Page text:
So, we are encouraged to believe that Theresa May had a successful visit to the USA to see the 45th President within days of his inauguration. Lots of kudos as she was the first senior politician to visit the new president, she told it like it was, he agreed to support NATO and the ‘special relationship’ goes from strength to strength.
Yet within hours of her departure Trump shakes the world by signing a Presidential order imposing a travel ban to the USA affecting millions of people in the Middle East and North Africa, and in effect UK nationals with dual passports. May seems caught off guard, so we presume he didn’t mention it whist they were walking hand in hand. So much for being ‘special’.
Disappointingly, May’s response was to vacillate whilst others, thankfully, were swifter to condemn. Aid agencies internationally condemned the ban. The American Civil Liberties Union filed a suit challenging the deportation of visitors under the order and was successful, with Judge Ann Donnelly ordering an emergency stay. Democrat senators such as Elizabeth Warren found common cause with republicans such as Senator John Lewis and joined mass protests at US airports.
Closer to home Sir Mo Farah found common cause with Tory MP Nadim Zahawi in condemning a move that would directly impact on their families. Jeremy Corbyn MP called for Trump’s proposed state visit to be postponed until the order was overturned.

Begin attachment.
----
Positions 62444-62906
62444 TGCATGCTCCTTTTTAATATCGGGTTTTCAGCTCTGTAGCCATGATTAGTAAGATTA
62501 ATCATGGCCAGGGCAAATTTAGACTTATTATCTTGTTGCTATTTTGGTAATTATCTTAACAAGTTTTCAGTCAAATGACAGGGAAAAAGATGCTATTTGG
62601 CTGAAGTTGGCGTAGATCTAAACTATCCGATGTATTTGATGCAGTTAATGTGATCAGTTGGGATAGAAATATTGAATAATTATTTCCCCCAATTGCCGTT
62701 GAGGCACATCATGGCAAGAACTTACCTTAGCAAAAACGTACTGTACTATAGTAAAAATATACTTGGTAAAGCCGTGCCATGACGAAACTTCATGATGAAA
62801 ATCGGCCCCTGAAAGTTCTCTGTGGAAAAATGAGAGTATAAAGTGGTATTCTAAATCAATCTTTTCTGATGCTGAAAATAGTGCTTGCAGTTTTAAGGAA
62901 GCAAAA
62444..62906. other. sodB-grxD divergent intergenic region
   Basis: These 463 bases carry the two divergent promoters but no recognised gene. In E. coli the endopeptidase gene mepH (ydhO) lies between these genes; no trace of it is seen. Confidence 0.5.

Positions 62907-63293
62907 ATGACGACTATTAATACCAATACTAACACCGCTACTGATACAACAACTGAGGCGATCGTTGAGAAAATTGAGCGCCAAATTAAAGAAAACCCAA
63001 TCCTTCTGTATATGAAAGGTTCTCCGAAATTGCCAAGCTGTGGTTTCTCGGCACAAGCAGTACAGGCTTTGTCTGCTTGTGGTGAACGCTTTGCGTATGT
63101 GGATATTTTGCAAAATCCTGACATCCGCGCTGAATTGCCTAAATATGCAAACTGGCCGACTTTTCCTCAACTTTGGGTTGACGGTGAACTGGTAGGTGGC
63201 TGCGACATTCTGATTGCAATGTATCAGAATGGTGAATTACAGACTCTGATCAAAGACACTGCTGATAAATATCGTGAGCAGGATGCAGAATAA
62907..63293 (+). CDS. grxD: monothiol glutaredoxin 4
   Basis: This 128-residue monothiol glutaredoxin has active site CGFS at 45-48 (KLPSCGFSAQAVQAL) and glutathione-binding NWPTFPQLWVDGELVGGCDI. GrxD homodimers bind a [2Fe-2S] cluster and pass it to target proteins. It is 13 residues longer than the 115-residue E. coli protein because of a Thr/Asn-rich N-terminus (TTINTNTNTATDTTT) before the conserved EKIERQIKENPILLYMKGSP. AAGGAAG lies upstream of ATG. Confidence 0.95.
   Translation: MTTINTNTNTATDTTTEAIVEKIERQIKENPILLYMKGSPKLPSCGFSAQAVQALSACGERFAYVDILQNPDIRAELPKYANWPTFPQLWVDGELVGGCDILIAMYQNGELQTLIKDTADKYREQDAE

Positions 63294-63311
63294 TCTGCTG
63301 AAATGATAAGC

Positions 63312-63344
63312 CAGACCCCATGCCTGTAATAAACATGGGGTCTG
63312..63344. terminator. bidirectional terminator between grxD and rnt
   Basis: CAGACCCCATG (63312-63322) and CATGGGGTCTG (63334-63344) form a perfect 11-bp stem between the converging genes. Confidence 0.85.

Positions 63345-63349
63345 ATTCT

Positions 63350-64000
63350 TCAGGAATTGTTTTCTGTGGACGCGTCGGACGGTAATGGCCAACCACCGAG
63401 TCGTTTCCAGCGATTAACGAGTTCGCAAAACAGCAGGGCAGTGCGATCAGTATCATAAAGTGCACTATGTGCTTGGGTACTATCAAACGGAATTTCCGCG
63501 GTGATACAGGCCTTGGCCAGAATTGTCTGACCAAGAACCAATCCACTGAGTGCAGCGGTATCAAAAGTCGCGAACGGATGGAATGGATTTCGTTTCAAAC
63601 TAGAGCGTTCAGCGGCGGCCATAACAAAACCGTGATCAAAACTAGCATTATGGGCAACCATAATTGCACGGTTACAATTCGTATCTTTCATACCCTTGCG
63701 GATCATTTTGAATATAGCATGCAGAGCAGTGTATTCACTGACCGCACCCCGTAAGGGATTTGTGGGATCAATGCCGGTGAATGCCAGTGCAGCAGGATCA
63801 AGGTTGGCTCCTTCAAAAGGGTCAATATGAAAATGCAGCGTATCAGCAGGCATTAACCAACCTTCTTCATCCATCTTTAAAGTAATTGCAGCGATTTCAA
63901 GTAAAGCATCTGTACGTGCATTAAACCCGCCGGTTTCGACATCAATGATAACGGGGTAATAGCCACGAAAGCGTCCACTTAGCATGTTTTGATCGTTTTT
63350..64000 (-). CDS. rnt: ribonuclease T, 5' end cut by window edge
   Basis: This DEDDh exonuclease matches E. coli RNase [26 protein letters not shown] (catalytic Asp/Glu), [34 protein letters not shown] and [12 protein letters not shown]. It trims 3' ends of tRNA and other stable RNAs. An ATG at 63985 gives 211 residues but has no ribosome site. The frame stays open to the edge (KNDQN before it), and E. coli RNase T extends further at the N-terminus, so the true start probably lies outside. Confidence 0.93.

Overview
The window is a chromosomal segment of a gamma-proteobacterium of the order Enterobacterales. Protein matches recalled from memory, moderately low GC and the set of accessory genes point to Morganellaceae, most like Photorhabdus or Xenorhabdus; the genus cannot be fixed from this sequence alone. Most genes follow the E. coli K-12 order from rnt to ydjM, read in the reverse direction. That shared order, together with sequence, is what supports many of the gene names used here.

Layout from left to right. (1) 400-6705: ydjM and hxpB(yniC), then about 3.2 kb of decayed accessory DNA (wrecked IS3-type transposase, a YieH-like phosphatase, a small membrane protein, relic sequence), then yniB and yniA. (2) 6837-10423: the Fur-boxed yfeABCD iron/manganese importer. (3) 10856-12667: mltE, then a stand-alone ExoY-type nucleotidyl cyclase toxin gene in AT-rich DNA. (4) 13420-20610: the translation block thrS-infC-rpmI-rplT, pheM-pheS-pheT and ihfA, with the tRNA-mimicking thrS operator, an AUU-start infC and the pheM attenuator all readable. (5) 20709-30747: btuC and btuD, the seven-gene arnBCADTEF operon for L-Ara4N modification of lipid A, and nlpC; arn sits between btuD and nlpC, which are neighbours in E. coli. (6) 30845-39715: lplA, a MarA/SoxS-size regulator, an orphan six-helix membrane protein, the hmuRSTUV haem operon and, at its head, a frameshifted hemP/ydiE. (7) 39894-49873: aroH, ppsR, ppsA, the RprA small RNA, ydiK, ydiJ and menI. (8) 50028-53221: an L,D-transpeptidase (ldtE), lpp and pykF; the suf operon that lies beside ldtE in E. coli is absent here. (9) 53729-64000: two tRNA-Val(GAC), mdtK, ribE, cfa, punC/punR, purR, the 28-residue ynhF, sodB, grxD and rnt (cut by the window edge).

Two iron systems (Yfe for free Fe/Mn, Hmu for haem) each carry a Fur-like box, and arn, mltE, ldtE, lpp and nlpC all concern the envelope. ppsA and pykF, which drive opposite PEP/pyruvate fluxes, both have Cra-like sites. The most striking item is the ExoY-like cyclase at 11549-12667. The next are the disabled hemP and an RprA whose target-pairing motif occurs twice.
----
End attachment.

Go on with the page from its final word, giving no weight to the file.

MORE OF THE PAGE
A petition to the UK Government to prevent Trump from making a state visit (interestingly, “because it would cause embarrassment to Her Majesty the Queen”) has over one and quarter million signatures at the time of writing. A Global Open Letter addressed to Trump which rejects his ‘fear, hate mongering and bigotry’ is close to 4m signatories.
So, 24 hours after the announcement, a clarification from the White House means that those holding UK dual passports will be fine to travel (mostly). But, the core of this proposal remains, and for me it is nothing other than an act of direct discrimination.
The so called ‘extreme vetting’ in the order is in fact a ban on travel to the US for people in Iran, Iraq, Syria, Yemen, Sudan, Libya and Somalia. These countries are predominantly Muslim. We have heard Trump’s views about ‘Muslims’ and this move goes part of the way to delivering the ban on all Muslims entering the US that Trump called for during his election campaign.
Of course, we all want an end to terrorist violence; but punishing all Muslims because of a small number who profess the Muslim faith and commit outrages, is an example of the intolerance we are supposedly fighting against.
What purpose can it serve to restrict the travel of law-abiding citizens. I saw a TV interview with a young man living and working in America who was Iraqi by birth. He had been working outside the US with his company but fearing he would get caught up in the ban they brought him back to the US. He was desperate and hugely conflicted. He wanted to stay in the US but felt now that he could not stay in a country that did not want him.
Maybe that’s what Trump wants but his America will be the poorer for it.
Jennette Arnold OBE AM
Labour London Assembly Member for GLA North East Constituency.